Review: The Master
Directed by: Paul Thomas Anderson.
Starring: Jaoxuin Phoenix, Phillip Seymour Hoffman, Amy Adams, Jesse Plemons, Ambyr Childers, Rami Malek.
The movie follows Freddie Quell (Jaoxuin Phoenix), a U.S. Navy Seaman who is released from service after the end of World War II. suffering from post-traumatic stress, freddie is extremely sex-obsessed (during a test where he is shown ink blot ‘Rorschach’ test all of his answers are extremely sexual in nature), an extreme alcoholic (we see him mixing his own concoctions including paint thinner), and struggles to fit in everyday society and hold down a regular job.
One day Freddie stows away on a yacht where Lancaster Dodd (Phillip Seymour Hoffman), philosophical writer and founding leader of a group called ‘The Cause’, is celebrating the marriage of his daughter. The next morning Freddie, with no memory of how he got there or the events that occurred the previous night, speaks with Lancaster, who tells him he made a scene as he had drank too much. Lancaster admits that he tried and drank the contents of Freddie’s flask, and that it’s contents inspired him strongly in his writings, and finding him intriguing, invites Freddie to stay with ‘The Cause’.
Having heard about the movie in the press where it has been hailed immensely, I was looking forwards to seeing it. One of the quotes on the poster in particular that stood out was “If there is one movie that will make the blind see and the lame walk, The Master is it.” – a bold statement to stand by, and in all honestly it’s pretty apt. But… when watching the movie, my initial reaction during the opening 20 or so minutes that follow Phoenix’s Freddie as he stumbles drunkenly through everyday life was of genuine surprise. Phoenix was giving a solid performance in the role but not enough that I believed it was worthy of the level of praise being given to the movie.
Then we come to the moment where we meet Phillip Seymour Hoffman’s Lancaster Dodd. Rumours have been thrown around and denied that his character is based on Scientology founder Ron L. Hubbard, which is entirely possible, but is neither important to or has any effect on the movie, as for me Hoffman and what he does with his performance is the crucial pin that holds the movie together. In a word his performance is mesmerising. His first scene with Phoenix where he is introduced to us, you cannot help but find him completely captivating, and then when he goes through his ‘processing’ of Freddie, a method similar to hypnosis that allows him to try and address what drives Freddie’s problems, it’s so engrossing that I almost felt like I had turned to stone, unable to take my eyes off of the screen.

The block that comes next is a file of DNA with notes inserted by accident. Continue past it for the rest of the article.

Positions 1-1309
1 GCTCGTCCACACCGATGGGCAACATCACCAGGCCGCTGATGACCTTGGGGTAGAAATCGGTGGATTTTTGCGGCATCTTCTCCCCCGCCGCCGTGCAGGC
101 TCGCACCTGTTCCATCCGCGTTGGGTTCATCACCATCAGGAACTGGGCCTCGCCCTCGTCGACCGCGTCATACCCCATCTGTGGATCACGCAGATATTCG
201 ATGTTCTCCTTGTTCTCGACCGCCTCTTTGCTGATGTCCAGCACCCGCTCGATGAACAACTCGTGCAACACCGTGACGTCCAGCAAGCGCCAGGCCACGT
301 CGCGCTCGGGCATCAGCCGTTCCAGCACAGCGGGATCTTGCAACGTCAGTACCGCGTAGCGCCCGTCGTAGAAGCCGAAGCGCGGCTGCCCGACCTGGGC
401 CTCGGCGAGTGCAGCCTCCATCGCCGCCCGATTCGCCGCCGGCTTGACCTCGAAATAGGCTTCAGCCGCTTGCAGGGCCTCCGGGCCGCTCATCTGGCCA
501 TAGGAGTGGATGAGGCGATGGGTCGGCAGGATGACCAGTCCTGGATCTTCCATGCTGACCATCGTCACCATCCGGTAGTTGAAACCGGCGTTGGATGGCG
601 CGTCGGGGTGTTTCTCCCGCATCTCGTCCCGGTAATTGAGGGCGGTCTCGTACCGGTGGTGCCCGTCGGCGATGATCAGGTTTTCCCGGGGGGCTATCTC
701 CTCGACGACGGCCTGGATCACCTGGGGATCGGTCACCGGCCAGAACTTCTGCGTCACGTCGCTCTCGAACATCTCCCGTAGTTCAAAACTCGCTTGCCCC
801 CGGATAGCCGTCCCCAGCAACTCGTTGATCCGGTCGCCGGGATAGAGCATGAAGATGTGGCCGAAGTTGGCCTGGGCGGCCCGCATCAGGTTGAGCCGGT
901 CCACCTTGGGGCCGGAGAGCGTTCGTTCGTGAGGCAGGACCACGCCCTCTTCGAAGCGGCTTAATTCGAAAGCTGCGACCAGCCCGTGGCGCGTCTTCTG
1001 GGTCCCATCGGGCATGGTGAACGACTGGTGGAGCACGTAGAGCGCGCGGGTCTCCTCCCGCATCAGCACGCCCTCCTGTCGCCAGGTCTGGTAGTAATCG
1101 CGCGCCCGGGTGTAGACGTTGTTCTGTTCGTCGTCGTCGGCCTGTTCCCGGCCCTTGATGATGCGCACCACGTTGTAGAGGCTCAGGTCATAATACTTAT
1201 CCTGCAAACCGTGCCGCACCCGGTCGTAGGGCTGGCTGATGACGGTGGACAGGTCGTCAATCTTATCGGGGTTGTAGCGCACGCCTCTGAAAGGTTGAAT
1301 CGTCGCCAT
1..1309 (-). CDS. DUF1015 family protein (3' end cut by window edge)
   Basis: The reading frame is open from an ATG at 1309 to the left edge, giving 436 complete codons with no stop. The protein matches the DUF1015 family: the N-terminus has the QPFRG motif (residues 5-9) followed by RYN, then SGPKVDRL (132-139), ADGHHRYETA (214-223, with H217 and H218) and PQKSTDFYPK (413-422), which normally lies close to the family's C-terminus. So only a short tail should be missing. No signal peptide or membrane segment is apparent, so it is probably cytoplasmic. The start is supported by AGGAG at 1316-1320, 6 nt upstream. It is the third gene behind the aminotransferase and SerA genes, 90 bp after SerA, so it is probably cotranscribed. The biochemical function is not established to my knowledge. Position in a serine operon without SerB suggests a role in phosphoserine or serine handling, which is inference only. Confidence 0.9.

But… unfortunately, after this the movie then descends into the drones of monotony, as scene after scene become a collection of montages as Freddie begins to undergo further processing and travels with ‘The Cause’ and, quite frankly, nothing happens to advance the narrative. This is the movie’s real failing since, narrationally speaking, it doesn’t really have one. As with most of director Paul Thomas Anderson’s movies this focuses on characters and character interaction, but where his other movies have an ongoing theme that usually connects and runs through those scenes that the characters share, The Master is largely devoid of anything to that effect.
This may have been intentional, as the end result of watching the movie is that like the experience of having been in a cult, with the complete absorption into the group as Phoenix and Hoffman share the screen, and then a feeling of realisation that not everything is as great as it’s been made out to be, resulting in an almost shattered world feeling, or at the very least exhausted (especially due to the last 30-45 minutes).
Paul Thomas Anderson has put together a collection of fantastically performed scenes with Phoenix and Hoffman front and centre. It should also be noted that Amy Adams also shines in her scenes as Dodd’s devoted wife, as she holds her own in those scenes, but since we’re not privy to anything of her before she married Dodd, she is historically a little bit of a bland character – not because of her performance, but because of the lack of writing for her part. It’s a shame that there isn’t more to this movie as a whole, it’s filled with great acting, but acting alone is not enough to make a good movie, merely a collection of ideas tied together by the thinnest of strings.
I didn’t hate this as a movie-going experience, but I didn’t particularly like it either. As already said, the performances are engrossing and what make this worth seeing, but if you’re expecting a narrative to form as you’re watching it you’re going to be bitterly disappointed come the movie’s end, and wish you had invested the movie’s lengthy 143 minutes run time in something else. It’s not a bad movie because… it’s not really a movie, and that’s the best way I think I can put across exactly how this left me feeling.
Posted on November 18, 2012, in Reviews and tagged ambyr childers, amy adams, jaoquin phoenix, jesse plemons, paul thomas anderson, phillip seymour hoffman, rami malek. Bookmark the permalink. 1 Comment.